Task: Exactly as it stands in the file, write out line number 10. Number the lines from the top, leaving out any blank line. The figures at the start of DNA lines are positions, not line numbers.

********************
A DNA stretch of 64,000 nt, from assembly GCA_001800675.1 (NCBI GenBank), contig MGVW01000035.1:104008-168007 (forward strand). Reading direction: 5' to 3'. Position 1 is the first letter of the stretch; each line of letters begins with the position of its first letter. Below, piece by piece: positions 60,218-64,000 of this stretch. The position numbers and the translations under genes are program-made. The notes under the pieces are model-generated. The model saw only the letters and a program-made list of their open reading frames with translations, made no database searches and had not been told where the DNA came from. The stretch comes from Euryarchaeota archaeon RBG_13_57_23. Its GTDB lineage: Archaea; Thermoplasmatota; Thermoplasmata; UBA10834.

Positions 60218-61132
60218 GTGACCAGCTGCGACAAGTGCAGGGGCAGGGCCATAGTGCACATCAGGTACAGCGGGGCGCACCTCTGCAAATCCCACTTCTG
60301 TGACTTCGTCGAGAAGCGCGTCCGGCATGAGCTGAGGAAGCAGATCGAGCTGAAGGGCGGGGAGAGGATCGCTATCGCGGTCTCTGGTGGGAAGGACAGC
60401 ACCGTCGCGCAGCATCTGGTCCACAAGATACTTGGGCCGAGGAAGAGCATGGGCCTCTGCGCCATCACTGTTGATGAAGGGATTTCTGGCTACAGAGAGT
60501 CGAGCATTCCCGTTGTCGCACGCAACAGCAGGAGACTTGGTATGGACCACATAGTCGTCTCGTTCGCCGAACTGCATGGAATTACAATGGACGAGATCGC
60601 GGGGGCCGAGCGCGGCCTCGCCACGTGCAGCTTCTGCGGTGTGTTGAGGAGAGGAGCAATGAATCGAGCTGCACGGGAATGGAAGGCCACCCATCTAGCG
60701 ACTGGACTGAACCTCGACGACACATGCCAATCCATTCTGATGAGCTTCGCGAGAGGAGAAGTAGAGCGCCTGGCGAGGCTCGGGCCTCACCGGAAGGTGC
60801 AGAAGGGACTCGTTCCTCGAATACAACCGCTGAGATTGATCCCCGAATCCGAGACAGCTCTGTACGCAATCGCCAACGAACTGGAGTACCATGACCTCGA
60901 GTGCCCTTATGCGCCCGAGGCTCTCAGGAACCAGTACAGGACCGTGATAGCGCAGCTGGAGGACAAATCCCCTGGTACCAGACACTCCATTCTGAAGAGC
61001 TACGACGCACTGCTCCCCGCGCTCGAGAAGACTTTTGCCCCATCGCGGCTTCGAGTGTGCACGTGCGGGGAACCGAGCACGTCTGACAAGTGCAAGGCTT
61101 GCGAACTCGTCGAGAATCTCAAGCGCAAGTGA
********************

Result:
60901 GTGCCCTTATGCGCCCGAGGCTCTCAGGAACCAGTACAGGACCGTGATAGCGCAGCTGGAGGACAAATCCCCTGGTACCAGACACTCCATTCTGAAGAGC